# November 24, 2007

## Drive price 6-month trends

### Math, Programming

I added a fetcher to the drive price tracking script.  Now when you click on a drive size it shows a 6 month trend of price/gigabyte.  I've wanted this fetcher for awhile and this weekend was the first time I've had some time in quite awhile.  Because it's useful and I like playing with it, I also added linear regression to the plot.  This gave me a reason to implement such a function.
For algorithm for linear regression looks rather complex, but it's really not that bad--just a little multiplication and division.  Basically, the function give you the slope and y-intercept of the line that is at the center of the data.  And anyone who remember algebra 2 will recall a line is expressed simply as y = m*x b.  Doing this in PHP isn't too hard either.  As the code below shows, all the summations can be done in a single loop.  From that, the slope (m) and y-intercept (b) are calculated.  To draw the line, simple calculate two x values--one at the beginning of the graph and one at the end.
Below is the code to do linear regression in PHP--well, a chuck of the code.  This is part of a class for drawing XY graphs I made.
I had considered using a pre-existing graphics library for PHP, but the one I found a few months ago lacks documentation.  Oddly enough, I remember going through some examples I found and getting the thing to work.  Now, nothing.  Ah well....

`//----------------------------------// Draw linear regression plot//----------------------------------public function RenderLinearRegression(){  \$MarginLeft  = \$this->Window->GetX();  \$MarginTop   = \$this->Window->GetY();  \$MarginRight = \$this->Window->GetXX();  \$Y_Delta = \$this->Y_Max - \$this->Y_Min;  ksort( \$this->Data );  \$TimeDelta = \$this->EndTime - \$this->StartTime;  \$WindowArray = \$this->BuildWindowArray();  \$Count = \$n = count( \$WindowArray );  // Do all sumations  \$SumX = \$SumY = \$SumXY = \$SumXX = \$SumYY = 0.0;  for ( \$Index = 0; \$Index < \$Count;   \$Index )  {    \$x = \$WindowArray[ \$Index ][ "x" ];    \$y = \$WindowArray[ \$Index ][ "y" ];    \$SumX   = \$x;       // ∑ x    \$SumY   = \$y;       // ∑ y    \$SumXY  = \$x * \$y;  // ∑ xy    \$SumXX  = \$x * \$x;  // ∑ x^2    \$SumYY  = \$y * \$y;  // ∑ y^2  }  // Slope:  //          n ∑xy - ∑x ∑y     //   m = -------------------  //        n ∑x^2 - ( ∑x )^2   //  \$m  = ( \$n * \$SumXY ) - ( \$SumX * \$SumY );  \$m /= ( \$n * \$SumXX ) - ( \$SumX * \$SumX );  // Y-intercept:  //        ∑y - m ∑x   //   b = -----------  //            n       //  \$b  = ( \$SumY - ( \$m * \$SumX ) ) / \$n;  // Standard line function is y = mx   b  \$y  = \$this->ScaleY( ( \$m              )   \$b );  \$yy = \$this->ScaleY( ( \$m * \$TimeDelta )   \$b );  // Save information  \$this->Slope = \$m;  \$this->Y_Intercept = \$b;  // Draw line (thickness of 4 pixels)  for ( \$Index = 0; \$Index < 4;   \$Index )    imageline(      \$this->Image ,      \$MarginLeft  , \$MarginTop   \$y   \$Index ,      \$MarginRight , \$MarginTop   \$yy   \$Index ,      \$this->LinearRegressionColor );}`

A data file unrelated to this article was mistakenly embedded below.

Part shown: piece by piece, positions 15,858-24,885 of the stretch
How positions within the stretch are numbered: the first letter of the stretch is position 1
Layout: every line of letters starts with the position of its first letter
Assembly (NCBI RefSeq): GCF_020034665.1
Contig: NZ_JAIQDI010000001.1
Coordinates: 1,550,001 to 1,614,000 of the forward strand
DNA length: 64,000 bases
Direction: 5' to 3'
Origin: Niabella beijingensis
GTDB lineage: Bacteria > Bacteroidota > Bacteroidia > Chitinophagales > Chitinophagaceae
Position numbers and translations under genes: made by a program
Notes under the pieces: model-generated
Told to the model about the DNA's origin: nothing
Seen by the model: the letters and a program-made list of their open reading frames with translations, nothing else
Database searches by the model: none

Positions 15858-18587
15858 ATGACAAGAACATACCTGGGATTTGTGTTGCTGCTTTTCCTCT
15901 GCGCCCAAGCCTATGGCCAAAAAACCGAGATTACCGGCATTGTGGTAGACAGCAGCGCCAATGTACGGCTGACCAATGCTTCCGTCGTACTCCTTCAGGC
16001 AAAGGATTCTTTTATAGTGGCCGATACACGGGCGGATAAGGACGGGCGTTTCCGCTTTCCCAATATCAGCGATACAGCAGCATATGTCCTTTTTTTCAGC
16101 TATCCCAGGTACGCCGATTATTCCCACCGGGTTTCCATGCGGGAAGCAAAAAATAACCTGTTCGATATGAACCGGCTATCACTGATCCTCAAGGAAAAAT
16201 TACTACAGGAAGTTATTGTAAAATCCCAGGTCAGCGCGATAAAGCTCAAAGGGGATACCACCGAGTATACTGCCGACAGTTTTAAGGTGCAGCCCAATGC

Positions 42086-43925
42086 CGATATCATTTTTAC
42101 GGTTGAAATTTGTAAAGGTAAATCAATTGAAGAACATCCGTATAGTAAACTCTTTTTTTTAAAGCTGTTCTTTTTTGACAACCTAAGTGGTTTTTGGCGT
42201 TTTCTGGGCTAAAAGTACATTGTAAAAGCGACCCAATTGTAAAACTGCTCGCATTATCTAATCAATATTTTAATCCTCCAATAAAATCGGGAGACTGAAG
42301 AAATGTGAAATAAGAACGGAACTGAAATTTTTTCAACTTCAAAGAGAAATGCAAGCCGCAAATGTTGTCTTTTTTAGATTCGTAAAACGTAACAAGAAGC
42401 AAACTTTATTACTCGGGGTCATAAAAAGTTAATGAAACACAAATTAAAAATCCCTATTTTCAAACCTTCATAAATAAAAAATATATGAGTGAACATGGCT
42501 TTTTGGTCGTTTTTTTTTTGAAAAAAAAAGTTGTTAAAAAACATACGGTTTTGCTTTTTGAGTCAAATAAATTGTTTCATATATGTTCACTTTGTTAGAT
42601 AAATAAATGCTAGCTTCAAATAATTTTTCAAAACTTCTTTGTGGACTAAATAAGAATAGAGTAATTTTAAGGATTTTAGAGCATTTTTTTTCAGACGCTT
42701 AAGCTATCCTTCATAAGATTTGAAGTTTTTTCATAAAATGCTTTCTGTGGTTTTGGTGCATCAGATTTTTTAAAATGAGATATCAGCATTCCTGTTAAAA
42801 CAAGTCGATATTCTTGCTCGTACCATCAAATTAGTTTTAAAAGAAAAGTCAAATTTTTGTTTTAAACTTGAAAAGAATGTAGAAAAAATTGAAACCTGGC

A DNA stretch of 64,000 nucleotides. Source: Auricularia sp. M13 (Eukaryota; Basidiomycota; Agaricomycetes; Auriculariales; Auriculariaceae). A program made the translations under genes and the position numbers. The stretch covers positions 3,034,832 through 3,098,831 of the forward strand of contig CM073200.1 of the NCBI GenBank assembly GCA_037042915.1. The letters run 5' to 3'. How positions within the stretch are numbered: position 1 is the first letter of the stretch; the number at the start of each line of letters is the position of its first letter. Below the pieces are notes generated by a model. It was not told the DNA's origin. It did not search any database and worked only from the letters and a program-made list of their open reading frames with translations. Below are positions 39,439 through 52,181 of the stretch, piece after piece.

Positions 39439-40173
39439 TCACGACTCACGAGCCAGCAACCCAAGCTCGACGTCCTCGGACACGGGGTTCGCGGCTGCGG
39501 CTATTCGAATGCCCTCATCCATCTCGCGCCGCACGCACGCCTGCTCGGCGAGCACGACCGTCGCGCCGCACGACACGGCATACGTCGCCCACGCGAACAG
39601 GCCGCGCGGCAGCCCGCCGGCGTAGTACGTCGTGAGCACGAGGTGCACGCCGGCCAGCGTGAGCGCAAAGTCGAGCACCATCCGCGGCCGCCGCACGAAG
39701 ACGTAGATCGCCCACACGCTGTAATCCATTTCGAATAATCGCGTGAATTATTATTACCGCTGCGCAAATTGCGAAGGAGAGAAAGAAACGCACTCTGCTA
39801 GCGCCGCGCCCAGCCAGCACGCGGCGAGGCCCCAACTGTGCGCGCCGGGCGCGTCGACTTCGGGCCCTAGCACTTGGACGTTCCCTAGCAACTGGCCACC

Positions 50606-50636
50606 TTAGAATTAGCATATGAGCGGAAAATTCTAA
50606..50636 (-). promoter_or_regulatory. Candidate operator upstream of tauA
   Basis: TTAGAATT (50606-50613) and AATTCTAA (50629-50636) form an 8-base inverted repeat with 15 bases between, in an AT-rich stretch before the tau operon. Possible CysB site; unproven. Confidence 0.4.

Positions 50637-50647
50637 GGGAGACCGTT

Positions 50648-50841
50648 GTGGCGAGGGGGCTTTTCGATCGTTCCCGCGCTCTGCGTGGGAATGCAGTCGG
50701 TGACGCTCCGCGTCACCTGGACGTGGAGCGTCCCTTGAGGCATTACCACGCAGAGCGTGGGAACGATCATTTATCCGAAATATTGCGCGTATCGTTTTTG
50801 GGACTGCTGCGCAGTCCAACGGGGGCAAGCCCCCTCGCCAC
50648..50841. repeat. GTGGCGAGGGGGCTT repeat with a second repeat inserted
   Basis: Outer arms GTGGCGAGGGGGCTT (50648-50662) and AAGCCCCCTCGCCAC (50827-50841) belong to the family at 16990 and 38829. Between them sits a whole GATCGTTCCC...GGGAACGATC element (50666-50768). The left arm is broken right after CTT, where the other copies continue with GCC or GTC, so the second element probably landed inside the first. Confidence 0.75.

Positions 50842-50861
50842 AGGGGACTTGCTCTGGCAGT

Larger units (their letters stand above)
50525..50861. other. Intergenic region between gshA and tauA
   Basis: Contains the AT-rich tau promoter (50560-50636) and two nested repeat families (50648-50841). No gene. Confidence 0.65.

## From Nathan

### Chicago

#### November 28, 2007 at 5:30 PM

any plans of actually buying drives, or you just like to build ever more complex graphs? :) in the market for a new laptop soon myself, and those ssd drives are starting to emerge, but oh so expensive :( sounds like they're incredibly fast compared to the old stuff...

## From Andrew Que (http://www.DrQue.net/)

### Wisconsin, USA

#### November 28, 2007 at 11:54 PM

I just like building ever more complex graph ;)

# November 23, 2007

## Get away from the family and eat leftovers gathering

Today was the annual Get away from the family and eat leftovers at the Garage gathering.  We had a decent turnout, a lot of food and a pretty good time.
Pictured is Rachel

# November 22, 2007

## Hard Drives and Snow

(Click image for larger plot)
Here are three plots of the average cost (per gigabyte) of three hard drive sizes: 250, 500 and 750 gigabyte.  What can be observed is that 750 gig drives have dropped most dramatically in price since May, from almost \$0.34/gig down to under \$0.23/gig by November.  The 750 gig drives have ducked below 250 gig drives and are now the second cheapest drive per gigabyte of storage.  250 gig drives have only changed a few cents over the last seven months.  I except that as the larger drive sizes become more common in new machines, 250 gig drives will actually rise in price.  They actually started to in June, hitting a 7 month high in mid August of over \$0.25/gig.  500 gig drives were steadily falling until mid September, when prices came back up.  These drives have been floating around \$0.19-\$0.20 a gig this month and last.